The Syro-Malabar Church, based in the southern Indian state of Kerala, is the second-largest of the 23 Eastern Catholic Churches in full communion with Rome.  

The synod of bishops — the Church’s authoritative governing body — announced in August 2021 that all Syro-Malabar dioceses would adopt a new form of its Eucharistic liturgy, known as the Holy Qurbana, in a move intended to strengthen internal unity and recover aspects of its liturgical history.

All but one of the Church’s 35 dioceses made the change. But the overwhelming majority of priests and lay people in the Ernakulam-Angamaly archeparchy fiercely resisted the uniform liturgy. 

The new liturgy seeks to reconcile the Eastern Church’s ancient custom, in which the priest celebrated ad orientem (facing east), and the post-Vatican II Latin Church practice in which the celebrant stands versus populum (facing the people). 

In the new mode, the priest faces the people at the beginning and end of the celebration, but turns east for the Liturgy of the Eucharist.

Clergy and laity in the Ernakulam-Angamaly archeparchy — the largest Syro-Malabar diocese and the canonical center of the self-governing Church — argued that the Holy Qurbana facing the people should be recognized as a legitimate liturgical variant as it was a response to the Second Vatican Council and has been in use for more than 50 years.

The Church’s synod, supported by the Vatican, has discouraged the practice, considering it a Latinization of the ancient Eastern liturgy. 

Pope Francis urged the archeparchy’s priests to accept the “difficult and painful step” of embracing the reformed liturgy by Easter Sunday 2022. 

But the deadline passed without any resolution of the crisis, which has been marked by street brawls, hunger strikes, and the burning of cardinals in effigy, as well as clashes inside the archeparchy’s cathedral that led to the building’s closure.

Archbishop Thazhath, who was named the archeparchy’s apostolic administrator in June 2022, wrote in the letter to local bishops, major superiors of religious orders, and deacons that candidates would be required to sign an oath before being admitted to the priesthood.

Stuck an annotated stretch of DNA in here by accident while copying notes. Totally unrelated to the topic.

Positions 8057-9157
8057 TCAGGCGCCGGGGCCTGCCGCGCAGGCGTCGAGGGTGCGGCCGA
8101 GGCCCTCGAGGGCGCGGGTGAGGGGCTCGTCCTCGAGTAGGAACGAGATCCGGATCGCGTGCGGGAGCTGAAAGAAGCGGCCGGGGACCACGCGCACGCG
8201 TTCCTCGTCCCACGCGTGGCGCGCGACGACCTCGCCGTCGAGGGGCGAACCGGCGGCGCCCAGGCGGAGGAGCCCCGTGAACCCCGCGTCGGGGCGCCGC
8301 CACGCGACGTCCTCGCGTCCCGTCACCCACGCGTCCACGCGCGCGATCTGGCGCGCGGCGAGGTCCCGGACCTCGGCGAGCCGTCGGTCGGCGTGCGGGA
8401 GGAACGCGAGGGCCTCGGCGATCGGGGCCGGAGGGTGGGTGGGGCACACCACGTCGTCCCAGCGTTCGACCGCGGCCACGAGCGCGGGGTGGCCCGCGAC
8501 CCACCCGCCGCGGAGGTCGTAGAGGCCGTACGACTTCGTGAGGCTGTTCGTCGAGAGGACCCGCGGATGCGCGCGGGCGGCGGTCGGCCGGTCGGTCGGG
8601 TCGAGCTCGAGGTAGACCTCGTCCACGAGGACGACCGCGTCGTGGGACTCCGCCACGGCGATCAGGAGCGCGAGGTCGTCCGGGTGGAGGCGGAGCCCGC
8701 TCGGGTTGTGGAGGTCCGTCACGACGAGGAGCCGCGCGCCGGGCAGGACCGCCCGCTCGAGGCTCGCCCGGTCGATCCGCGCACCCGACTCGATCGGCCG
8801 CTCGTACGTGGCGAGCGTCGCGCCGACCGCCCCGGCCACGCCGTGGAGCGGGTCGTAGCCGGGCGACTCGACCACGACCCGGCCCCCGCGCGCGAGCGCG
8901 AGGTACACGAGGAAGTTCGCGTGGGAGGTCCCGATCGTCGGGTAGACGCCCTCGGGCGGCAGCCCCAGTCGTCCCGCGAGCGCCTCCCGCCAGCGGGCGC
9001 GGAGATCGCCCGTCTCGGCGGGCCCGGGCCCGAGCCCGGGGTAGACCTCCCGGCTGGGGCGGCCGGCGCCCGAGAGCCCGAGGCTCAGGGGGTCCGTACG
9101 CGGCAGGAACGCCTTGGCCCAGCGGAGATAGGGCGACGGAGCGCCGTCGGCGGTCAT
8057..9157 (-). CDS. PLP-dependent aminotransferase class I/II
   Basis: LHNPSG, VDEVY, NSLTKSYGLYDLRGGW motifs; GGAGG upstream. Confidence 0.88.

He attached the wording of the oath, according to which the candidates for both the religious and diocesan priesthood must say: “I will celebrate Holy Qurbana only as per the Synodal decision on the uniform mode of celebration and I will not celebrate illicitly against the Synodal decision.” 

“I am aware of the disciplinary sanctions, including suspension/dismissal from priestly ministry in case I disobey the above-mentioned directives of my ecclesiastical authorities.”

The Archdiocese Protection Council, a body that opposes the introduction of the uniform liturgy, denounced the move, calling it the “cheapest style of bargaining.”

“Denying the priesthood for eight deacons who have received priestly training for about 10-11 years in Kerala and outside the state, which they consider a dream, is injustice,” it said, according to a report by the Press Trust of India.

The council added that only four of the archeparchy’s 320 churches were currently celebrating the uniform liturgy.

The latest upsurge in the liturgy dispute follows months of relative calm after a turbulent summer in which a papal delegate delivered an ultimatum to priests opposed to the change.

Addressing clergy in Kerala in August, pontifical delegate Archbishop Cyril Vasil’ asked priests whether they were “with the Holy Father.” 

Vasil’, a Slovak Jesuit who previously worked at the Vatican’s Dicastery for the Eastern Churches, said: “Do you wish to remain priests and members of the Catholic Church and of your Syro-Malabar Church? Or do you wish to give preference to the voice of troublemakers who lead you towards disobedience to the Holy Father to the legitimate pastors of your Syro-Malabar Church and to the Catholic Church?” 

Vasil’, who was given police protection during the visit, later met with Pope Francis in Rome to review the trip.

Cardinal George Alencherry, the head of the Syro-Malabar Church, announced that after the papal delegate’s visit, the synod of bishops had decided to continue a dialogue with members of the Ernakulam-Angamaly archeparchy via a committee of nine bishops.

Members of the committee held talks in September with clergy of the Ernakulam-Angamaly archeparchy. 

But a draft agreement aiming to end the liturgical dispute appeared to fall apart over whether there should be a deadline for the changes.

The archeparchy’s cathedral is still closed and may remain so for a second Christmas.